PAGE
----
Nominations sought for NAS Committee on Microbiomes of the Built Environment

Just got sent this by Katherine Bowman from the Board on Life Sciences.  This is really important and if you know of someone who would be good please consider nominating them.     Request for Committee Nominations — Microbiomes of the Built Environment: From Research to Application The National Academies of Sciences, Engineering, and Medicine are …

Is your spacecraft contaminating the universe?

An article at Space.Com discusses a new push to make sure that spacecraft do not inadvertently contaminate the places they are visiting (e.g., Mars).  What microbes are on space vehicles and how to make sure the parts that are sent to other planets are “clean” or “sterile” is an interesting and active area of research. …

Project MERCCURI (#spacemicrobes) results… comparing earth to space

We’ve posted previously about the results of the microbial playoffs in space (microbenet post here, and project website here).  And while it’s fun to compare the growth of a microbe representing the Raiders to one representing the 49ers (Raiders won that one)… there’s a more serious question being asked here. We wanted to know what …

Planetary Protection Workshop (Forward Contamination)

This is the second of three posts about the planetary protection workshop I attended at NASA Ames from March 24-26, 2015. The first is here (and here.) Forward contamination, in the context of planetary protection, refers to the transport of microbes from Earth to Mars. The title of the workshop, and many talk titles refer to “human …

And the winners of the #spacemicrobes Microbial Playoffs are…

NOTE (3-12-15):  THESE RESULTS ARE INCORRECT.   We have left them here for comparison.   A blog post describing the problem is here and the correct information can be found here. We’ve finished analyzing all the data from the “Microbial Playoffs” part of Project MERCCURI (described here).   Each microbe that was chosen to fly to the International …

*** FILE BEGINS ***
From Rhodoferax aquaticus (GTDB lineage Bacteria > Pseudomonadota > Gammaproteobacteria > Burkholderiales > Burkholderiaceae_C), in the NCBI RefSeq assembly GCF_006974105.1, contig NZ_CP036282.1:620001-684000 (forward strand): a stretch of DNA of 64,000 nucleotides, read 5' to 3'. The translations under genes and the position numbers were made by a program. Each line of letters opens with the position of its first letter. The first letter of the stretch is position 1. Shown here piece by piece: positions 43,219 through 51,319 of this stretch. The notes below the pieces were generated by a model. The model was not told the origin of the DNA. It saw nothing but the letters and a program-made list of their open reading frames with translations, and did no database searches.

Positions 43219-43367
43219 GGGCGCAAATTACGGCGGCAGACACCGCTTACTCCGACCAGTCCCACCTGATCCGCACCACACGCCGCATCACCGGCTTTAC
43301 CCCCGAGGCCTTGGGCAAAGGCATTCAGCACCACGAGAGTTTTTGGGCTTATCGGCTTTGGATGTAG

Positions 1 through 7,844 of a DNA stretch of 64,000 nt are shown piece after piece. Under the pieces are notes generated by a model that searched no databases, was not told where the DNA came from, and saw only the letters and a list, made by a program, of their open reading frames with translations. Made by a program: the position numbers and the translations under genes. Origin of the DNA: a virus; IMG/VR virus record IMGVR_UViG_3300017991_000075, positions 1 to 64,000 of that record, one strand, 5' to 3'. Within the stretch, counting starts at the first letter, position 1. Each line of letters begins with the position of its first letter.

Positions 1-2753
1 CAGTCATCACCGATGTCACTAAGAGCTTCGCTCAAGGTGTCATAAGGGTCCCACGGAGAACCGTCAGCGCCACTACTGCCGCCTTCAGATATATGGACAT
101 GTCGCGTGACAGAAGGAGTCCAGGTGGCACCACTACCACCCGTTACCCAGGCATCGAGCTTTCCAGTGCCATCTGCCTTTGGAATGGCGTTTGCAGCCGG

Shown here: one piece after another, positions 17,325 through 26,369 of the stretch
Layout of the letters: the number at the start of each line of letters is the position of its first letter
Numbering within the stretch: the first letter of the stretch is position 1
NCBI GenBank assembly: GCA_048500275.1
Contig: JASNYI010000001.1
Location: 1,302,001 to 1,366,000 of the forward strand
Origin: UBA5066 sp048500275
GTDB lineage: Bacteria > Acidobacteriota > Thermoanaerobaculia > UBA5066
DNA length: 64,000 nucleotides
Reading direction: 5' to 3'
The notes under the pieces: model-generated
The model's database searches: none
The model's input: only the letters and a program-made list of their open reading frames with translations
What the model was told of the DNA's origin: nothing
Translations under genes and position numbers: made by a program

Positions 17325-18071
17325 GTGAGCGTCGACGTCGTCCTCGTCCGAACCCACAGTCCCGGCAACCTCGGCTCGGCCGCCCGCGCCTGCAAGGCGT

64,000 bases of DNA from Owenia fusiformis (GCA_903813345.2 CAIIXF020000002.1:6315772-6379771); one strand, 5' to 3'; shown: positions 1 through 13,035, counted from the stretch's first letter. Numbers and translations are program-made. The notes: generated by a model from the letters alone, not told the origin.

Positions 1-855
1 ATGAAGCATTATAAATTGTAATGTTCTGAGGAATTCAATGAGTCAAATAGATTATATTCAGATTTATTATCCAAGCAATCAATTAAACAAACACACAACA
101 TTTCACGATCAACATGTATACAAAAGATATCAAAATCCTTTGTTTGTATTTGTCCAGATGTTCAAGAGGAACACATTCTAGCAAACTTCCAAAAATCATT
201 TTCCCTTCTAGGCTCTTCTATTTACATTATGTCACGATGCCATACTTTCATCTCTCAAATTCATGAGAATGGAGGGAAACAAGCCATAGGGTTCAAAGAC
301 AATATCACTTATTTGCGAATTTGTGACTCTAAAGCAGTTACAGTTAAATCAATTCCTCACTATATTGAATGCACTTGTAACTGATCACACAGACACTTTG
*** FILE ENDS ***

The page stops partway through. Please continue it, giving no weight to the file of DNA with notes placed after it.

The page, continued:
Update on Project MERCCURI a.k.a. #spacemicrobes

After 9 months of technical delays, during which time our collection of frozen built environment microbes went around the earth every 90 minutes, we are finally getting growth data from the International Space Station (ISS)!   Astronaut Terry Virts has been taking daily growth readings of our collection of 48 microbes and today (Friday) is …

Not quite space, but microbes in high altitudes

Thanks to a recent tweet, I saw a paper I would have surely otherwise missed: A method for sampling microbial aerosols using high altitude balloons in the Journal of Microbiological Methods. A method for sampling microbial aerosols using high altitude balloons w/ @nbryan5 http://t.co/jyXLOjEdP7 — Cameron Thrash (@DrJCThrash) November 11, 2014 The proud LSU Tiger …

Nice series of papers on microbial ecology and space travel

Well, here is another benefit of automated Google Scholar searches. I think it is unlikely I would have found these new papers without such searches but these are fascinating and directly relevant to many aspects of work we are doing on Project MERCCURI.  A series of papers on microbial ecolog and space travel in the …

Microbes from the built environment finally head to space, #spacemicrobes

After 1.5 years of collection events, culturing, identification, and selection of candidates our space microbes experiment finally is in orbit.  Our 48 microbes, collected from a variety of built environments on earth, are now whipping around the planet.  The rocket took off from Kennedy Space Center at Cape Canaveral at 3:25pm EST yesterday.  In a …